Those of you who know me or who are
regular readers of this newsletter know that
I am very passionate about leveraging the
technology in a business as a strategic
asset that creates a competitive advantage
(that is even part of our company mission
Imagine my elation last week, then, when
I read the findings of a new research study
that provided further validation of the
benefits of viewing technology
According to a recent study done by
Diamond Management & Technology Consultants
Inc., of Chicago which was featured in the
December 4, 2007 issue of The Wall Street
Journal, 87% of business leaders say they
believe that IT is critical to their
companies' strategic success.
The really interesting part of the study's
findings in my opinion, however, was that only 33%
of the companies said that IT was involved in the
development of the company's strategy, and only 30%
of the companies said that the executive in charge
of setting strategy works closely with the
organization's IT department. Furthermore, 76% of
companies say they have abandoned a technology
project, and 29% say they have abandoned more than
10% of technology projects.
So what you say? What
are we talking about in REAL dollars and cents?
Travelers Cos. involves its CIO in all strategy
meetings, and their IT department recently completed
the implementation of a new software system. In
those states where agents are using the new system,
sales are up 75%. Sounds like a competitive
advantage to me. The benefits can also be in more
efficient internal operations as well. Hartford
Financial Services Group went from taking three to
five years to introduce a new insurance product down
to nine months just by involving IT in the strategic
decision making process.
I realize that these
examples are from larger companies, but the benefits
from the study apply at all levels. Many of our
customers don't have a CIO, or even an internal help
desk resource. Regardless, the bottom line is that
involving your CIO (whether they are an employee or
an itSynergy consultant) in the company's strategy
can pay handsome rewards.
On a separate note, I
also wanted to thank everyone who sent us a guess in
our Thanksgiving contest to guess what famous term
the picture represented. The answer was
Pi (we would
have also accepted 3.14, 22/7, etc.). Congratulations to Mike Bowen who sent in the ONLY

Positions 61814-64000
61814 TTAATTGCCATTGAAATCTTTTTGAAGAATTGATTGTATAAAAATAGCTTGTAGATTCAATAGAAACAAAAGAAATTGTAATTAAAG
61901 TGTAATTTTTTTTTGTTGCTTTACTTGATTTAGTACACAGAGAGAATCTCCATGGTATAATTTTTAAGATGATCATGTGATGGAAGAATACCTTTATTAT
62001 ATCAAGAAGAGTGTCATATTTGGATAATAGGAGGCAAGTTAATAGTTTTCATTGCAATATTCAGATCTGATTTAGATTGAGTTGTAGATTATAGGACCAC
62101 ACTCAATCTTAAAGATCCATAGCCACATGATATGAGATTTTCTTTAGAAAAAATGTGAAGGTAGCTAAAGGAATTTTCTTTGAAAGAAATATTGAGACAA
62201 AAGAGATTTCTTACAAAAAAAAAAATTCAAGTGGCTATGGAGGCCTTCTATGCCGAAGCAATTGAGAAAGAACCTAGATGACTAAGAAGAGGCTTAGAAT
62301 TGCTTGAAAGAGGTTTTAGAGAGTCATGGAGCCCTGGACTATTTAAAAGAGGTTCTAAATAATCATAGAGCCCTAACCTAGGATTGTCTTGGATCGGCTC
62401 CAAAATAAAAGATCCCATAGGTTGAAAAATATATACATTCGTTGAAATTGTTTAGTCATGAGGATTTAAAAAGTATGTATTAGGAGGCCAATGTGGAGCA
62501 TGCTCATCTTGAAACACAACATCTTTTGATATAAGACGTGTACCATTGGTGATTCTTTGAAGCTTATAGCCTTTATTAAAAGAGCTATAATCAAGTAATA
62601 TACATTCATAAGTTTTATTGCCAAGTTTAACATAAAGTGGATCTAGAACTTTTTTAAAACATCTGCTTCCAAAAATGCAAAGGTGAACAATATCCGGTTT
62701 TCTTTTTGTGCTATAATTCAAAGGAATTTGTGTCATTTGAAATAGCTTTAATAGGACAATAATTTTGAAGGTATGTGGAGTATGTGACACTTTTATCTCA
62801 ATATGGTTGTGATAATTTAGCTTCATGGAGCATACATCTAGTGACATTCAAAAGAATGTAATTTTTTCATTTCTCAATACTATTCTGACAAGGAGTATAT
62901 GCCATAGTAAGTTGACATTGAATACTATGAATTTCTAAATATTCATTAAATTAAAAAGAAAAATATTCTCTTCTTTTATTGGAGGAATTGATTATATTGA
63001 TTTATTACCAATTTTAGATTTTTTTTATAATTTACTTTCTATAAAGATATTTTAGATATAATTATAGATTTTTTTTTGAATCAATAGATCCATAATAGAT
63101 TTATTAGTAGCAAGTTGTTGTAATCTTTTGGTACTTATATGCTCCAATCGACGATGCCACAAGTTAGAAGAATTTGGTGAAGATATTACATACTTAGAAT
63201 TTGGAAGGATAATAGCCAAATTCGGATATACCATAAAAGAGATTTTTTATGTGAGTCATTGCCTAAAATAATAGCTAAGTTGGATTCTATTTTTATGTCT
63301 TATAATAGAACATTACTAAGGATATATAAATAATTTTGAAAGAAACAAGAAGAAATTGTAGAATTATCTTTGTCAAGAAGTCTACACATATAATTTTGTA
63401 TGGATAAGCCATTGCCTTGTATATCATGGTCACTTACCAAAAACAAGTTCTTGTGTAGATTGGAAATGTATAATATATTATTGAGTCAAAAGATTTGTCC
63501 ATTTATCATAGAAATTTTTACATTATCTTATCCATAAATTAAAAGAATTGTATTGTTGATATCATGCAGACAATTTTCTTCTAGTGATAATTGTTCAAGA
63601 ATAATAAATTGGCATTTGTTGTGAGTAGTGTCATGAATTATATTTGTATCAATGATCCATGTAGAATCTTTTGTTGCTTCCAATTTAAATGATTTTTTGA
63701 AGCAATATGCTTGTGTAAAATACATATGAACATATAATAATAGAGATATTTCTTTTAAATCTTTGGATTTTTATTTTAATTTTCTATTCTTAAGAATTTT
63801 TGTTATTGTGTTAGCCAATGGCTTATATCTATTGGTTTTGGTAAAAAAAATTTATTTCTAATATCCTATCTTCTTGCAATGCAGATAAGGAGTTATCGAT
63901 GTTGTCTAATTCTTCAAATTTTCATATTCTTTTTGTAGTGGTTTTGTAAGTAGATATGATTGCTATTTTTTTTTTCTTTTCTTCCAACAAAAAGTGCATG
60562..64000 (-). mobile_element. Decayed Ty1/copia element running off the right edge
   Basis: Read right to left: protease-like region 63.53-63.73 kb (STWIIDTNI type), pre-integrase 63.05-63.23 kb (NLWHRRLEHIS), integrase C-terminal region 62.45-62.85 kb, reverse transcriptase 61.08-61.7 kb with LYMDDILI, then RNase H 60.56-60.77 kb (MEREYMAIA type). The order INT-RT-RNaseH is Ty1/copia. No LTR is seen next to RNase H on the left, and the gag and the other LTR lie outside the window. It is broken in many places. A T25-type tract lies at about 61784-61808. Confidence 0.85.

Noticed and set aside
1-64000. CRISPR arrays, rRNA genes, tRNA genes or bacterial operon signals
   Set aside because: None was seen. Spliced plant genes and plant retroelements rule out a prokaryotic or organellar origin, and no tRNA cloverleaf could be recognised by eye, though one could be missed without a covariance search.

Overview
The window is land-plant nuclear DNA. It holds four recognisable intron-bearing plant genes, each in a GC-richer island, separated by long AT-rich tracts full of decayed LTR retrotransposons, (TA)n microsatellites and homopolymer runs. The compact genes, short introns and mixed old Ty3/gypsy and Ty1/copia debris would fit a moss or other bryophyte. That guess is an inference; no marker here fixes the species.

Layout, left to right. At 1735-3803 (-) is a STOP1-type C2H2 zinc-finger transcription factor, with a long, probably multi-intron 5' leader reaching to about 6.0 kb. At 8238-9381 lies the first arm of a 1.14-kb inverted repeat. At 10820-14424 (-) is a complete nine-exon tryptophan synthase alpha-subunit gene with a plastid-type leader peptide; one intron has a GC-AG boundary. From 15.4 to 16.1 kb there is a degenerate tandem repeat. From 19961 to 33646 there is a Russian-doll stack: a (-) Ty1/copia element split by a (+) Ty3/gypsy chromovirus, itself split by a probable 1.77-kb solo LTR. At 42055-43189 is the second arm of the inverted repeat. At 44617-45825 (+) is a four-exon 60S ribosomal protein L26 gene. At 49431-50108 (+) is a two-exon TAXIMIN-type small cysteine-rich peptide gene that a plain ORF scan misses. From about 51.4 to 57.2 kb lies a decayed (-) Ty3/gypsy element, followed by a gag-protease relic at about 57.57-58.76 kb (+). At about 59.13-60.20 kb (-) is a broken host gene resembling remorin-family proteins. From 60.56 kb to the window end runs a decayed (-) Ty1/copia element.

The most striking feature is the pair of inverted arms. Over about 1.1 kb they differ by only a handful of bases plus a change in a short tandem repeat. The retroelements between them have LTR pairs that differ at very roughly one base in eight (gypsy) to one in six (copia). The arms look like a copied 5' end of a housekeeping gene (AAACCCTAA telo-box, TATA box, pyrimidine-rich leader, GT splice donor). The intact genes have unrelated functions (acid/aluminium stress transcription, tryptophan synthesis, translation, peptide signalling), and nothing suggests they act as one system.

correct guess. He is the proud owner of a pumpkin
pecan pie delivered fresh to his desk.
E-Mail You Save Can Be Held Against You
Reprinted with permission from the Microsoft Small Business Center
When it comes to e-mail, I'm a packrat. No, it is not true that I
still have the first e-mail I ever received. But I probably have my
first e-mail from the year 2000. In fact, I probably have all my e-mails from the year 2000. So of
course, I have everything since then, too.
Why do I have all this stuff? I'm not sure, frankly. Maybe I was
concerned that I would be sued over some imaginary transgression and
would need an e-trail to prove my innocence. Or maybe I was vaguely
concerned about some legal requirement to save this stuff.
I'm not the only one doing this. Some of you have thousands of
e-mails, too. And you probably don't know why you're saving them,
either. Maybe you're worried about going to jail over some stupid
e-mail you can't find.
10 Tips for Finding
Information on the Internet
looking for quick information on the Web can be like searching for a
needle in a haystack. With so many billions of Web pages in
cyberspace, finding specific information can be a daunting task.
"Often when I use search engines I get so many irrelevant results
that I just give up," admits a frustrated Lorraine Adams, mother of
two and a disability consultant.
Perhaps Adams isn't
aware that there are ways to get more out of your favorite search
engine, whether that's